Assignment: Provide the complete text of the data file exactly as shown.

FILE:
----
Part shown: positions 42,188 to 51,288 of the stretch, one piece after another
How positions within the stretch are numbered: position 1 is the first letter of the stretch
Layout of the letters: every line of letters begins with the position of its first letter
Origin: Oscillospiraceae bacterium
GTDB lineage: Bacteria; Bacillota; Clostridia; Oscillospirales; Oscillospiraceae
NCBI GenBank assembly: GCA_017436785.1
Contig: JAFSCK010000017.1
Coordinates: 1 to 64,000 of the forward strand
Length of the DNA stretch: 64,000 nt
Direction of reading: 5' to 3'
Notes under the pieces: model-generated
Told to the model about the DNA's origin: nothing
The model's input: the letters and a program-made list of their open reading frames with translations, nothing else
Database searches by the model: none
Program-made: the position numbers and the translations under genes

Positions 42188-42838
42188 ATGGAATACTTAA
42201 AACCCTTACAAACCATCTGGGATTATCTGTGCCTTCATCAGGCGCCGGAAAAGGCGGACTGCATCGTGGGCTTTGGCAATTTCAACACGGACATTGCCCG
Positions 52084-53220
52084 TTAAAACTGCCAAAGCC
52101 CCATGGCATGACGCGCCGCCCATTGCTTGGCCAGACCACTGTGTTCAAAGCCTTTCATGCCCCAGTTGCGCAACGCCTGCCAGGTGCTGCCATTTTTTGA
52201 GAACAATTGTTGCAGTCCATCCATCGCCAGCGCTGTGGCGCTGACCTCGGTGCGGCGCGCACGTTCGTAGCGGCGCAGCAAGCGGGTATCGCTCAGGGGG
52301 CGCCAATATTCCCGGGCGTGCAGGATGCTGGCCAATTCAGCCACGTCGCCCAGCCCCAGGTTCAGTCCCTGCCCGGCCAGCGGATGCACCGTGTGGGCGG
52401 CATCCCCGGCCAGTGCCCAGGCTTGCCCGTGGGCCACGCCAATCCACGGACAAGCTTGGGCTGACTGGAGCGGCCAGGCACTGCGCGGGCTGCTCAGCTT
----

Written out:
Part shown: positions 42,188 to 51,288 of the stretch, one piece after another
How positions within the stretch are numbered: position 1 is the first letter of the stretch
Layout of the letters: every line of letters begins with the position of its first letter
Origin: Oscillospiraceae bacterium
GTDB lineage: Bacteria; Bacillota; Clostridia; Oscillospirales; Oscillospiraceae
NCBI GenBank assembly: GCA_017436785.1
Contig: JAFSCK010000017.1
Coordinates: 1 to 64,000 of the forward strand
Length of the DNA stretch: 64,000 nt
Direction of reading: 5' to 3'
Notes under the pieces: model-generated
Told to the model about the DNA's origin: nothing
The model's input: the letters and a program-made list of their open reading frames with translations, nothing else
Database searches by the model: none
Program-made: the position numbers and the translations under genes

Positions 42188-42838
42188 ATGGAATACTTAA
42201 AACCCTTACAAACCATCTGGGATTATCTGTGCCTTCATCAGGCGCCGGAAAAGGCGGACTGCATCGTGGGCTTTGGCAATTTCAACACGGACATTGCCCG
Positions 52084-53220
52084 TTAAAACTGCCAAAGCC
52101 CCATGGCATGACGCGCCGCCCATTGCTTGGCCAGACCACTGTGTTCAAAGCCTTTCATGCCCCAGTTGCGCAACGCCTGCCAGGTGCTGCCATTTTTTGA
52201 GAACAATTGTTGCAGTCCATCCATCGCCAGCGCTGTGGCGCTGACCTCGGTGCGGCGCGCACGTTCGTAGCGGCGCAGCAAGCGGGTATCGCTCAGGGGG
52301 CGCCAATATTCCCGGGCGTGCAGGATGCTGGCCAATTCAGCCACGTCGCCCAGCCCCAGGTTCAGTCCCTGCCCGGCCAGCGGATGCACCGTGTGGGCGG
52401 CATCCCCGGCCAGTGCCCAGGCTTGCCCGTGGGCCACGCCAATCCACGGACAAGCTTGGGCTGACTGGAGCGGCCAGGCACTGCGCGGGCTGCTCAGCTT